TIPC Contestant Spotlight: Regan Fink

April 24, 2020

This guest interview is a cross-posting from the Investing For Future blog, maintained by our Climate Finance Documentation Team of Public Research Interns. It is the first in a series of profiles edited by Penn College junior Maria Murad, featuring contestants in the 2020 Wharton Business School’s Total Impact Portfolio Challenge. For more on their work, visit Investing4future.org

Editor’s Note:

The Wharton School’s Total Impact Portfolio Challenge (TIPC) “is designed to inspire the next generation of at-scale capital mobilization to address the world’s critical challenges,” according to the competition's website. As an Anthropology student at Penn, and someone interested in whether capitalism can serve any good, I wanted a peek behind the curtain at the TIPC competition. 

The Climate Finance Documentation team’s mission is to find and shed light on the human faces behind, in charge of, and affected by climate finance. Part of my personal mission is to understand how we as humans, ensnared in a capitalist world, can change previous investment patterns in fossil fuels in order to save our planet in the age of the Anthropocene. The students participating in TIPC span the United States and Canada, and they are all scrambling to think of the most creative answers to how and whether (fictional) Pawnee University should divest from fossil fuels. This is a question our own university is grappling with itself.

I was born and grew up in Hazard, Kentucky a small coal-mining town that relies on fossil fuels to support its own and the U.S.’s economy. Kentucky is the third largest coal producer in the U.S. I know how essential the workers that power our nation are, and the health impacts they have faced in order to do so; I’ve conducted research on lead poisoning among Eastern Kentucky coal miners. I’m also aware of the impending danger facing all humans, whether pro- or anti- fossil fuels, in the wake of climate change.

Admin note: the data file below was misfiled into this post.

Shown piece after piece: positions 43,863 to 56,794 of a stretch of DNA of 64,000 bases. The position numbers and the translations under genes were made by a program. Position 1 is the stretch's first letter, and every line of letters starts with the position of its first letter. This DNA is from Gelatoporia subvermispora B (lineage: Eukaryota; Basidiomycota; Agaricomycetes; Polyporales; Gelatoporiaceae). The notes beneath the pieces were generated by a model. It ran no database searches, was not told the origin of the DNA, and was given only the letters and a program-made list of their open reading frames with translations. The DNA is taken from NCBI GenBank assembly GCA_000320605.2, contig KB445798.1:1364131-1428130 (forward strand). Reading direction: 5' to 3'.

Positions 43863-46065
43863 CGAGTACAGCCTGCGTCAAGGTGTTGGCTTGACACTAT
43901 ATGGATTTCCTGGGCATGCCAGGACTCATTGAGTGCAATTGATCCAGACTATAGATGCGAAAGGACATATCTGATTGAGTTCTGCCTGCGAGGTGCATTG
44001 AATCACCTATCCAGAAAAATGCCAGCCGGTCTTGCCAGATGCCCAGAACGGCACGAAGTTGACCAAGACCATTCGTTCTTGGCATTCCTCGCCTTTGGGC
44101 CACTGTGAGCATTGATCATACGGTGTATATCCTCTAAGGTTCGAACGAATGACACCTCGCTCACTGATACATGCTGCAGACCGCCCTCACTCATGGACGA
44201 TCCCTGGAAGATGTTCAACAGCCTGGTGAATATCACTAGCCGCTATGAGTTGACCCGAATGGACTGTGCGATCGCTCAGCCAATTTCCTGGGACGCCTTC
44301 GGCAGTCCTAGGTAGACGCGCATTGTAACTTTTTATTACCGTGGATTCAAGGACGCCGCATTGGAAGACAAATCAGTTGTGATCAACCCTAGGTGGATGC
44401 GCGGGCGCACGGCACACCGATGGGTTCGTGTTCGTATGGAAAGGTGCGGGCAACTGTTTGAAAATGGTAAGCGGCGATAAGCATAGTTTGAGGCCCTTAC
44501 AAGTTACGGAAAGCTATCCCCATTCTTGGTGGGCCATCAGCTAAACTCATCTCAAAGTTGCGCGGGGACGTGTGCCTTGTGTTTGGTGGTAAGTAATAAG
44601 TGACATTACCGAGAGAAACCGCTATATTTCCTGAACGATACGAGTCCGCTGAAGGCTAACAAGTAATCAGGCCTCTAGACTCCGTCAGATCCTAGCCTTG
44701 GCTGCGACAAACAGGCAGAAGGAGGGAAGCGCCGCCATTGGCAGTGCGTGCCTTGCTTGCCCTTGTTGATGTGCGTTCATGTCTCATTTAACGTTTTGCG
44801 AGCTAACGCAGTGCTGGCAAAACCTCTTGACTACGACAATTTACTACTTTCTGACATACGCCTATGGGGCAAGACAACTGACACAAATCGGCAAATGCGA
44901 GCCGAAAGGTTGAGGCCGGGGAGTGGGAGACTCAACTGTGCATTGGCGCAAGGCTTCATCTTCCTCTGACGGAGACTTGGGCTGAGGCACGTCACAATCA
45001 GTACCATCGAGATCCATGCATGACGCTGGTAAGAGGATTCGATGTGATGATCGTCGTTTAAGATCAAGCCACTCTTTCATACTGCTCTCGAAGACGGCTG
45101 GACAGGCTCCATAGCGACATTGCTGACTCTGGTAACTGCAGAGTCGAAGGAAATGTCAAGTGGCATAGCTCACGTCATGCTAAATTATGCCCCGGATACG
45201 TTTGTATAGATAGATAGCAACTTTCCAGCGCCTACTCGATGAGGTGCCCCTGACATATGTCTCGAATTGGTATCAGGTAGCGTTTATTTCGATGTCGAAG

Documenting the strategies and perspectives of leaders on the other side of climate finance is essential to finding a middle ground and saving humanity from rising carbon emissions. 

This first post in our series of profiles offers the perspective of Duke University graduate student Regan Fink, who is studying at both the Fuqua School of Business and the Nicholas School of the Environment. As a student of both fields, her perspective is essential to finding the connection between two words that can sometimes seem paradoxical: Climate and Finance.


photograph of Regan Fink in blue shirt with white sweater, smiling

Photo from Reagan Fink

Name: Regan Fink

School: Duke University, Fuqua School of Business and Nicholas School of the Environment

Degree: Currently obtaining a Master’s in Business Administration and a Master’s in Environmental Management

Graduation Year: 2020

TIPC Team Name: Duke Group 2

Team Members: Nathan Hixson, Jacob Gwilliam, Vrinda Gupta

snippet from investment portfolio rationale -- executive summary


Q: Why did you decide to join the TIPC Challenge?

A: I wanted to learn more about ESG [environmental, social, and governance] and impacting investing. I wanted to build my skill set as someone who both wants to work in corporate sustainability and plans to invest my future earnings in a meaningful way.


Q: What is the most important thing you have learned so far in the challenge?

A: I've learned two things:

  1. Asset allocation is key to hitting a certain target return

  2. There are a TON of ESG-related funds out there, but with it an entire spectrum of impact v. greenwashing.


Q: What does climate finance mean to you?

A: The process of funding projects that either reduce carbon emissions or build resilient and adaptive measures to climate change in a sustainable and equitable manner.


Q: How has your investment strategy and overall understanding of financial markets evolved amid the coronavirus crisis?

A: Our financial markets, and entire society for that matter, are not resilient. No companies, governments, or consumers have incentive to keep a "rainy day" fund —instead, we're encouraged to pile on debt and return value to shareholders. So, when a crisis like a pandemic hits, everyone asks for a bailout from the government with monopoly money. We need to change this mindset if we want to survive worse crises to come. 

Also, diversification in investment strategy is so important. Some industries and asset classes are faring much better than others in this unexpected crisis.


Q: TIPC asked your team to invest a fictional college's endowment so that it would drive climate solutions. What do you now believe the role of college and university endowments can be in climate finance?

A: University endowments can play a significant role because they have so much money, they have long-term interests, they are not burdened by the short-termism in public markets, and they have a respected public voice that other institutions will follow. They should invest in climate finance and freely talk about it.